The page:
Friday, December 30, 2005

International observers to come to Iraq, the oil minister ousted!

In what‘s supposed to be a “waiting day” in Iraq since it’s Friday, events and developments just kept surfacing and vacation day was just as eventful as any other day of the week.

Baghdad now is suffering from a power siege that began after workers in one of Iraq’s largest refineries-the Baiji oil refinery-came under threats from terrorists who said they’d kill tanker drivers who transport oil products to the rest of the country. The oil ministry responded by shutting down the refinery as a measure to avoid loss in lives. This caused Baghdad to suffer from yet a new fuel and electricity shortage because the refinery supplies many power plants in the country. The electricity outages are most severe in the western part of Baghdad where residents are getting a little more than 6 hours/day.

In a related development, Ahmed al-Chalabi has been asked to run the oil ministry after the minister Mohammed Bahr al-Iloom was forced to take a whole month off!
Bahr al-Iloom said in an interview for al-Hurra that he was planning to submit his resignation after the government didn’t listen to his suggestion for a gradual increase in fuel prices instead of the sudden increase that was activated by the government days ago. Yet Bahr al-Iloom said he “was surprised by the government’s decision to give me an obligatory vacation for a whole month”.
It’s worth mentioning that Chalabi is the head of the “energy committee” in the cabinet which apparently qualified him to replace the overthrown minister and makes one think that Chalabi will be the UIA’s candidate for the same post in the new government. I don’t want to talk about Chalabi Now but from what we see it seems that although Chalabi separated from the UIA, he is still considered as a loyal ally for the religious Shia parties.

Moving on to pure political stuff, the parties lined up under Maram welcomed the decision of an international investigation team to come to Iraq to evaluate the election process and the fraud claims made by the Sunni and the secular Shia parties.
A spokesman of Maram said the investigators are invited to talk to the people in Maram because “that would help them know in what manner the fraud took place…looking at papers and boxes will reveal almost nothing but knowing the background and the methods used in fraud can reveal the truth and that’s what we in Maram can give to the investigators”.
Mudhaffar al-Aani said they hope in Maram to see an investigation team that has the power to make decisions and not only write memorandums.

From their end, Aadil al-Lami the chief of the election commission said they “welcome the investigation team and will cooperate with them. They are free to talk to whomever they want but on one condition that they do not interfere with the commission’s independence…”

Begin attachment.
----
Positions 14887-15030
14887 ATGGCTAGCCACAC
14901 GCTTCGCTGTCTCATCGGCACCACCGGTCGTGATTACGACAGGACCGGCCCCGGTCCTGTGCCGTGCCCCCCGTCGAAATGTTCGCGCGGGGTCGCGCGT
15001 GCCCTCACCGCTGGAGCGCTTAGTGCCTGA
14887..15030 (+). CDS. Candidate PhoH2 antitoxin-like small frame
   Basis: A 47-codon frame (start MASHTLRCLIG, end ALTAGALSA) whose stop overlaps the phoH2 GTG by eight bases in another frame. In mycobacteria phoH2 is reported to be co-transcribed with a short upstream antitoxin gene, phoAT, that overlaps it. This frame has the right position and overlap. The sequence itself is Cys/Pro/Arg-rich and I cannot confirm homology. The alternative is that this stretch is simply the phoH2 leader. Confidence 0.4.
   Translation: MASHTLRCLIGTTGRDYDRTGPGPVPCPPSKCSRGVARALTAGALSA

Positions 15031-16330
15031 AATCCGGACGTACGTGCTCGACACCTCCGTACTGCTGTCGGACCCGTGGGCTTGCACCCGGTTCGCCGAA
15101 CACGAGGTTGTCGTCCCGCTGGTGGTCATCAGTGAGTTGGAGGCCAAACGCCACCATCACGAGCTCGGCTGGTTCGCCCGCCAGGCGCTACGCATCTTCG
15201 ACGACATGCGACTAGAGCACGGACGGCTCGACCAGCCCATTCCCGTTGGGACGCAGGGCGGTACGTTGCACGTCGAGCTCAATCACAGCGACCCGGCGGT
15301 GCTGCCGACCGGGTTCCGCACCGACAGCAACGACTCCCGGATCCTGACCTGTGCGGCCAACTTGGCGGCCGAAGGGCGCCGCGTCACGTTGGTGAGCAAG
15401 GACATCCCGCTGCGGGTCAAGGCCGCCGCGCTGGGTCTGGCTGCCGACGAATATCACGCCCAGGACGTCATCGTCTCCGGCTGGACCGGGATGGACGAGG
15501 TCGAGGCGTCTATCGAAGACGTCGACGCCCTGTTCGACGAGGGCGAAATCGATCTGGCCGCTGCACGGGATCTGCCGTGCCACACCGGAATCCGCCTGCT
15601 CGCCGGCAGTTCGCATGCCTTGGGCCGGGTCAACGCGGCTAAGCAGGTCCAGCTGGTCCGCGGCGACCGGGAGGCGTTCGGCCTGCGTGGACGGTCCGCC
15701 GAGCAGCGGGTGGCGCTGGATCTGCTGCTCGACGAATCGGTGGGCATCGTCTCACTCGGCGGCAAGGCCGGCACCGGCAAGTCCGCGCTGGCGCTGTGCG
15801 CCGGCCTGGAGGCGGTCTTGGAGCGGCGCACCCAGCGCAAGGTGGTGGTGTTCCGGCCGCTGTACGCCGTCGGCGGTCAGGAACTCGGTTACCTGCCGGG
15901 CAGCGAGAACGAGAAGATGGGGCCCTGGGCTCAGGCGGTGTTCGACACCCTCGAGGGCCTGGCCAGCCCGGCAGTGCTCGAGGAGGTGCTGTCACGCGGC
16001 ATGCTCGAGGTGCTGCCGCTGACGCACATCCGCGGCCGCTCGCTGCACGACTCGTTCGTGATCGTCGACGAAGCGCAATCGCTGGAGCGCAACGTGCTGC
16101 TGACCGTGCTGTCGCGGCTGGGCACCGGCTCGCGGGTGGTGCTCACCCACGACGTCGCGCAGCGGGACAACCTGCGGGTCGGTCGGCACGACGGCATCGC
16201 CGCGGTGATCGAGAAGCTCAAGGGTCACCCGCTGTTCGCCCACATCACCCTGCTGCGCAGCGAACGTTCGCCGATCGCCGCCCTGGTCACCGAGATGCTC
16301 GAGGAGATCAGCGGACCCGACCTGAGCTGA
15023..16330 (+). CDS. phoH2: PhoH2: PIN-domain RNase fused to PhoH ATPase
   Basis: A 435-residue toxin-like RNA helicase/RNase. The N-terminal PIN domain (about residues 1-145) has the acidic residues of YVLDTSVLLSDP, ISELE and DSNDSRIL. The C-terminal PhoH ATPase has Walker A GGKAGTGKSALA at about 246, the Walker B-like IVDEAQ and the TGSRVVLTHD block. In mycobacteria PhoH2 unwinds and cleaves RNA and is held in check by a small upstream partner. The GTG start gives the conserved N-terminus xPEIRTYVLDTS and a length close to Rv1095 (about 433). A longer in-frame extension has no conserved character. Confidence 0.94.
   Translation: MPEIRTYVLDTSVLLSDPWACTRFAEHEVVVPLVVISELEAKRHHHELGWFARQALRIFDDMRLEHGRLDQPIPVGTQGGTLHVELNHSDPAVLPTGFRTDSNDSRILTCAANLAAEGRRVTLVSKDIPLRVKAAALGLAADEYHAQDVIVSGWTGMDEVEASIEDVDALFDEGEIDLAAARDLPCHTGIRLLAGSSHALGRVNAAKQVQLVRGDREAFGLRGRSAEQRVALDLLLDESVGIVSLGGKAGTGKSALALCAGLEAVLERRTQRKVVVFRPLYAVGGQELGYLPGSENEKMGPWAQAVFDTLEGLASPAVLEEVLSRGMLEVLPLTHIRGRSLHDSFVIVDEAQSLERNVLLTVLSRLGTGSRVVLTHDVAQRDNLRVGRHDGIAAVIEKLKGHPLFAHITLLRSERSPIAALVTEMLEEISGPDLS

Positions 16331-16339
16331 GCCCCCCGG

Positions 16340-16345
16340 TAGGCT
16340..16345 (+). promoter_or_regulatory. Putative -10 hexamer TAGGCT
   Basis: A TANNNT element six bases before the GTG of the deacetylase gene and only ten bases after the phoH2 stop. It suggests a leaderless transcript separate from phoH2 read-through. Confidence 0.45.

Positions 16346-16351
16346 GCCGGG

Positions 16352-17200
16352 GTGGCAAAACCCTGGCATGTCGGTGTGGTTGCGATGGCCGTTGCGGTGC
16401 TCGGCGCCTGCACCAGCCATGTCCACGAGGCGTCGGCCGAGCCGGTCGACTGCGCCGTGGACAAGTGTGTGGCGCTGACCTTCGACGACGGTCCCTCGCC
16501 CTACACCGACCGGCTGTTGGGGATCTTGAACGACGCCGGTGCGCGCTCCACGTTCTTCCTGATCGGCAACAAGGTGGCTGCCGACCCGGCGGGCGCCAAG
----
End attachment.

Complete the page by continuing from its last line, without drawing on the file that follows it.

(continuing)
In Doukan/Sulaymanya, the talks between the UIA and the Kurdish alliance are still underway but seem to be reaching an end.
And from the statements coming from Talabani and al-Hakeem and the smiles on their faces it looks like they have reached some sort of an agreement. Al-Hakeem spoke warmly about the “historic relations between the two parties”.
Al-Hakeem defended federalism again and emphasized that federalism will strengthen the unity of Iraq instead of breaking its unity.

He has also denied the claims about a breakup between the major components of the UIA; it is known that the Sadrists and the Dawa Party did not send their envoys with al-Hakeem to Sulaymaniya and moreover, the Dawa party has officially announced nominating Jafari for PM but al-Hakeem still denies the presence of any conflict within the UIA.
Waledd al-Hilli from the Dawa Party said today that they in the UIA will resort to a voting process to determine the UIA’s candidate for the PM post which means that the UIA has been so deeply involved in talks with other parties that they didn’t have enough time to resolve their own internal differences.

In the same press conference, Jalal Talabiani attacked the rejecters of the election results and he addressed them by the name; answering a question about Salih al-Mutlaq, Talabani said “it is us who have conditions that al-Mutlaq must fulfill before he can join the government; we cannot accept those who join the terrorists at night and stand on our side in the morning” and commenting on Allawi’s position, Talabani said “we hope that Mr. Allawi goes back to his flexible attitude we used to see from him…” in general, Talabani said that anyone who wants to be part of the government must show a clear position regarding two crucial points; fighting terror and deba’athification.

The final statement of today’s Sulaymaniya meetings reflected an agreement that each party’s role in the government shall be decided by accordance and the principles of preserving national unity rather than by the results of the elections.

That’s all for today.

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